Exeter University is poised to begin a major recruitment drive to help reposition itself in the higher education market. It is creating 52 posts, 44 of which are academic, after restructuring.
Exeter is to advertise six chairs and 38 academic positions, largely lectureships and some research fellowships, as well as administrative posts, in next week's Times Higher .
The university made the headlines late last year when it closed its chemistry and music departments. In part, this led to a Commons inquiry on strategic science provision. The university is to lose 145 jobs through voluntary redundancy.
Steve Smith, Exeter's vice-chancellor, said the university had been through a lot during the past six months, but the reasons behind the moves were clear and strategic.
"It was always about focusing our investment in particular areas rather than spreading it across the whole university," he said. "We had financial reasons for doing it, with large losses in science, but the idea was always to clear the decks and quickly start reinvesting in areas of the university where we can compete internationally," he said.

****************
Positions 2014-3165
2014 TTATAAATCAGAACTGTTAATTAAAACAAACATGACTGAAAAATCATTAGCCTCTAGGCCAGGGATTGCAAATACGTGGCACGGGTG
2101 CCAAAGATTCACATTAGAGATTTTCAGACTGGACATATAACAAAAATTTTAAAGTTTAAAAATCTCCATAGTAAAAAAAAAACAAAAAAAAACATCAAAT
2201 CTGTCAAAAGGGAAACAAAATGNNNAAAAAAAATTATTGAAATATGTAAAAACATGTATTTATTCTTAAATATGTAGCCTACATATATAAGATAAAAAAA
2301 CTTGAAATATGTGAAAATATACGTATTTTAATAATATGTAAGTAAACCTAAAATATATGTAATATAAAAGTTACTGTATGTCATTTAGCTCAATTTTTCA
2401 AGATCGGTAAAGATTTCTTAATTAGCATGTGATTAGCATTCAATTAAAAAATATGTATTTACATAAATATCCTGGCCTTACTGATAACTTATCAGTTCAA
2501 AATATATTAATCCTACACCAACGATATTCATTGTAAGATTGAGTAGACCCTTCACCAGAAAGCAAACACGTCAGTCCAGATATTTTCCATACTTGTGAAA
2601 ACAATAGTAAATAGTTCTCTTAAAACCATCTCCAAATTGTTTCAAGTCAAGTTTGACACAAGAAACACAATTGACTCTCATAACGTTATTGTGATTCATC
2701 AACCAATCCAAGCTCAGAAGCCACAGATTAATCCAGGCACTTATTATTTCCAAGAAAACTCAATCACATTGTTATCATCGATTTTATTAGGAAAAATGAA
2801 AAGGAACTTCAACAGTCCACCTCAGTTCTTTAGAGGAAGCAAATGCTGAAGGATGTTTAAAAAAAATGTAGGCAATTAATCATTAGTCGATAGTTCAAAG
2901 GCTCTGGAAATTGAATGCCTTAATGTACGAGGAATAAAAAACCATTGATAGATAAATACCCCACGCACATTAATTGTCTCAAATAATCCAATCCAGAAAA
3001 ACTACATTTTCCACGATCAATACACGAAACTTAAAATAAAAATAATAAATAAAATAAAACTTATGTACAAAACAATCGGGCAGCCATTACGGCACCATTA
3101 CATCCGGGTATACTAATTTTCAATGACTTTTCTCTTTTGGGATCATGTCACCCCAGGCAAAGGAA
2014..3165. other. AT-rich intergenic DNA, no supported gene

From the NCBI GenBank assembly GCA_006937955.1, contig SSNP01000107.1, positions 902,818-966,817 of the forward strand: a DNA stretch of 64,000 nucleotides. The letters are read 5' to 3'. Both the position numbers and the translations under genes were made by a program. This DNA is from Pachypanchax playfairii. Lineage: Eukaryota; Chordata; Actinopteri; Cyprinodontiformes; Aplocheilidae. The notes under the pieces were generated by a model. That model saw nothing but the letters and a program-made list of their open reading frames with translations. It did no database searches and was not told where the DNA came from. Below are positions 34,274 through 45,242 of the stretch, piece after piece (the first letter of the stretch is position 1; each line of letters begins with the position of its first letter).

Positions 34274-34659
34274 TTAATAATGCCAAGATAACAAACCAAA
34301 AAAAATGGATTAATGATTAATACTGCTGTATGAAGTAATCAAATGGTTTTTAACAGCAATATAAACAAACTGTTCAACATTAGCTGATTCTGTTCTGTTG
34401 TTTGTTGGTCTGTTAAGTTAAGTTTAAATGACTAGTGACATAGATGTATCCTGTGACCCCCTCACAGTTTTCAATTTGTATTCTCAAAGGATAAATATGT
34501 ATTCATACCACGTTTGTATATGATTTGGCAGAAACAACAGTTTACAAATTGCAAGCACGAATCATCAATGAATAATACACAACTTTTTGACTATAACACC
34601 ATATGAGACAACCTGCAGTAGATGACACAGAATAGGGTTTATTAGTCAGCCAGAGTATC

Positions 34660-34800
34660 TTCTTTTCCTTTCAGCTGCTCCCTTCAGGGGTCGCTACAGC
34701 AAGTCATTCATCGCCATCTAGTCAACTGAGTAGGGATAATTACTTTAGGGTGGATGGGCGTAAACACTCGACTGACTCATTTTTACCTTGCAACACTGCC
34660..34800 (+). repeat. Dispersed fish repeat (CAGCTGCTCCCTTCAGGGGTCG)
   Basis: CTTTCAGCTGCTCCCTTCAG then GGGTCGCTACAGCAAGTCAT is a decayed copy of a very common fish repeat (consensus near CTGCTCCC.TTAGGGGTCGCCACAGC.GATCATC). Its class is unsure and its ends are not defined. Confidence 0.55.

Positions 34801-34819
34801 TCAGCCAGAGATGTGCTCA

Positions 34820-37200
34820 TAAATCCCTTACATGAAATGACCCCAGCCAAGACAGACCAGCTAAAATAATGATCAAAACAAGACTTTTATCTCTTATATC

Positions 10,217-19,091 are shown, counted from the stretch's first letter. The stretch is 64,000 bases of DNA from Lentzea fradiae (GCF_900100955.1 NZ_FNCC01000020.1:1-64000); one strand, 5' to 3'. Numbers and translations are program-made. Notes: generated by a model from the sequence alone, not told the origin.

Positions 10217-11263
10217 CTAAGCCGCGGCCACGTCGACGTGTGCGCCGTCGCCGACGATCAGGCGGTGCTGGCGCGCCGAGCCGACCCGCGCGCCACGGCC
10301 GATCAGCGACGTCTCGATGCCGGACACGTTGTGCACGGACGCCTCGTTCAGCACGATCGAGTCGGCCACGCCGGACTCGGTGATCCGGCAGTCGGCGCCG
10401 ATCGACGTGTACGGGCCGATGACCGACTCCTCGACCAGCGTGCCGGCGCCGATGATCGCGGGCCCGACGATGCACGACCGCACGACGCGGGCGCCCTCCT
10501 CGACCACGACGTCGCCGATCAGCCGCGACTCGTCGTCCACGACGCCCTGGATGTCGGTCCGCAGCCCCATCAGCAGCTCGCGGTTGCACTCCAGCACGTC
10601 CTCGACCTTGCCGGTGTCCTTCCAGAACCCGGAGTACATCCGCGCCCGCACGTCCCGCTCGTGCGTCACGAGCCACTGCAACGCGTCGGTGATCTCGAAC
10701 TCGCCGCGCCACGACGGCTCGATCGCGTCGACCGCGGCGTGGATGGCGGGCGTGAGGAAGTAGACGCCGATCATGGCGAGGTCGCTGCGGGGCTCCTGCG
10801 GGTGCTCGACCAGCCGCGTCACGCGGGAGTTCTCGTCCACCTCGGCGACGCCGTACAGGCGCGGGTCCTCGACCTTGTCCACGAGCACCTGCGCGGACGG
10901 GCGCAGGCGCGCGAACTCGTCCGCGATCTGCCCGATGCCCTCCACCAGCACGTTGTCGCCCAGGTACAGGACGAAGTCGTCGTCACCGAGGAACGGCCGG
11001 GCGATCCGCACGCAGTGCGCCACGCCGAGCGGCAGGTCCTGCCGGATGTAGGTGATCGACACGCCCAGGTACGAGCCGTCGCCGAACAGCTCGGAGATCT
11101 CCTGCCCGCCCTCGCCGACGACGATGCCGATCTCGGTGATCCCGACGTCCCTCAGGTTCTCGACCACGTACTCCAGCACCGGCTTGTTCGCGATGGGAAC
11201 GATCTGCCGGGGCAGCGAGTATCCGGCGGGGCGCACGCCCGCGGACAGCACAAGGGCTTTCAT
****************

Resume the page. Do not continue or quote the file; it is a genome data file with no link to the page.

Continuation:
Professor Smith said that Exeter was too small to be internationally competitive in all academic activities.
The university is investing £1.8 million in the 52 new posts. A further £1.5 million investment in recruitment is due to be announced later this year.
"The shedding of staff costs a large amount of money, but once the budgets are balanced we can release more funding to areas that we think have very competitive research and teaching profiles," he said.
All Exeter's academic schools would benefit, Professor Smith said. Three of the chairs are in biosciences, two in education and one in engineering.
Exeter is recruiting across 20 disciplines, from Arabic to radiography.
"Clearly, what we have done is taken out two large groups in chemistry and music. In all other areas we have identified groups that in their current configuration would not be sustainable."
The university management looked predominantly at areas that were rated 4 in the last research assessment exercise. "What was 4 in the last RAE will not be funded in the next," Professor Smith said.
"It's comfortable not to do anything, but in three years' time where would we be?" he said.
"It's been horrible and I've hated it, but the alternative would be to sit here after the RAE and say we've got too many small departments. We are aligning ourselves ahead of time. That's what we think is the logic of fees, and we are getting the university in shape for that environment."